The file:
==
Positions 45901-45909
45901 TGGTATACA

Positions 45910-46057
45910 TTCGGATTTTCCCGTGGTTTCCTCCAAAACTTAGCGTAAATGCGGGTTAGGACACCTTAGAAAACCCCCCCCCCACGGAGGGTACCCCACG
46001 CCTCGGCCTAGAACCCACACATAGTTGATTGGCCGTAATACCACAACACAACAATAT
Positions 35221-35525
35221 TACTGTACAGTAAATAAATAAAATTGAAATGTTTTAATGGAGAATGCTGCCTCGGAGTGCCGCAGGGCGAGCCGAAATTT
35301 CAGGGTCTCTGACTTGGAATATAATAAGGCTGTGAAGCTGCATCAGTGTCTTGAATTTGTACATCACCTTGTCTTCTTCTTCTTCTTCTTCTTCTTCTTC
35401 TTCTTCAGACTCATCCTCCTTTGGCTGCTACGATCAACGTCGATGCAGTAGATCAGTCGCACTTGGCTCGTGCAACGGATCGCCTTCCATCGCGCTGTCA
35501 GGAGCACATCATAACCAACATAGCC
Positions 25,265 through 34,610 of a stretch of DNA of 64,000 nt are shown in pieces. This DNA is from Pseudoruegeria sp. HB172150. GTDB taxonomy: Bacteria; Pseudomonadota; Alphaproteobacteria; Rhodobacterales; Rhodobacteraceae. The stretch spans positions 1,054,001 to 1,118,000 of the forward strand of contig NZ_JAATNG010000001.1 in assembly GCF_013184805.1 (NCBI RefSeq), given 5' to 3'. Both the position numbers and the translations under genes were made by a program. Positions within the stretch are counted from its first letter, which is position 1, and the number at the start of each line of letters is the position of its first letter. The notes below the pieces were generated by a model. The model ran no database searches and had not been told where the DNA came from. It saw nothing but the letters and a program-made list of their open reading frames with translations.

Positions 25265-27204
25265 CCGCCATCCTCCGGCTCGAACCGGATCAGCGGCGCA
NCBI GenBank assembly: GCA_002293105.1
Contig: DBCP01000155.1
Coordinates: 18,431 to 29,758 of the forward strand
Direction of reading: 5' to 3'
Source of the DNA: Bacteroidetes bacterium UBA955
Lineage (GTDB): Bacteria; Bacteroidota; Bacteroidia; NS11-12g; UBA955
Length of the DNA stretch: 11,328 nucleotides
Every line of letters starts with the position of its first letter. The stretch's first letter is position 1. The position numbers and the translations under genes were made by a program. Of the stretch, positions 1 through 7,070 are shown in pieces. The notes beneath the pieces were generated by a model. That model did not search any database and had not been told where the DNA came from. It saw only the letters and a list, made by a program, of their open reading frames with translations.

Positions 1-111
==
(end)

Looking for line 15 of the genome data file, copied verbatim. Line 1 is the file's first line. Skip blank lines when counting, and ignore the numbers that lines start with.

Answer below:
Contig: DBCP01000155.1